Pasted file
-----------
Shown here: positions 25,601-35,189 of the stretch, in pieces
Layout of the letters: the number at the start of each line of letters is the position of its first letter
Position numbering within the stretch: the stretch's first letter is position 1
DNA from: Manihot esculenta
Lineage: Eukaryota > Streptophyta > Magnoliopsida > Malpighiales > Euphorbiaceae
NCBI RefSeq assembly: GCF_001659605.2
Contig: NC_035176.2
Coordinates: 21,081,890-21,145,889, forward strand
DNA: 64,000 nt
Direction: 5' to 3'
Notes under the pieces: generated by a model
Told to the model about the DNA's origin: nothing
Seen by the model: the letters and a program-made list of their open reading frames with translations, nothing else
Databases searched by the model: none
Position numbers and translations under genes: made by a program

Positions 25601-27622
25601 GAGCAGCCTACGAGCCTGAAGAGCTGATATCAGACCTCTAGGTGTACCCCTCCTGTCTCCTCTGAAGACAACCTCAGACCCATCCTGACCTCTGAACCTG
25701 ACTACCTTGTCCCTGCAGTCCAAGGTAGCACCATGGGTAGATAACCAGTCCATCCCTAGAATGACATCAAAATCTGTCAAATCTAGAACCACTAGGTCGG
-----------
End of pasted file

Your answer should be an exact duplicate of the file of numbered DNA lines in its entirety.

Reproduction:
Shown here: positions 25,601-35,189 of the stretch, in pieces
Layout of the letters: the number at the start of each line of letters is the position of its first letter
Position numbering within the stretch: the stretch's first letter is position 1
DNA from: Manihot esculenta
Lineage: Eukaryota > Streptophyta > Magnoliopsida > Malpighiales > Euphorbiaceae
NCBI RefSeq assembly: GCF_001659605.2
Contig: NC_035176.2
Coordinates: 21,081,890-21,145,889, forward strand
DNA: 64,000 nt
Direction: 5' to 3'
Notes under the pieces: generated by a model
Told to the model about the DNA's origin: nothing
Seen by the model: the letters and a program-made list of their open reading frames with translations, nothing else
Databases searched by the model: none
Position numbers and translations under genes: made by a program

Positions 25601-27622
25601 GAGCAGCCTACGAGCCTGAAGAGCTGATATCAGACCTCTAGGTGTACCCCTCCTGTCTCCTCTGAAGACAACCTCAGACCCATCCTGACCTCTGAACCTG
25701 ACTACCTTGTCCCTGCAGTCCAAGGTAGCACCATGGGTAGATAACCAGTCCATCCCTAGAATGACATCAAAATCTGTCAAATCTAGAACCACTAGGTCGG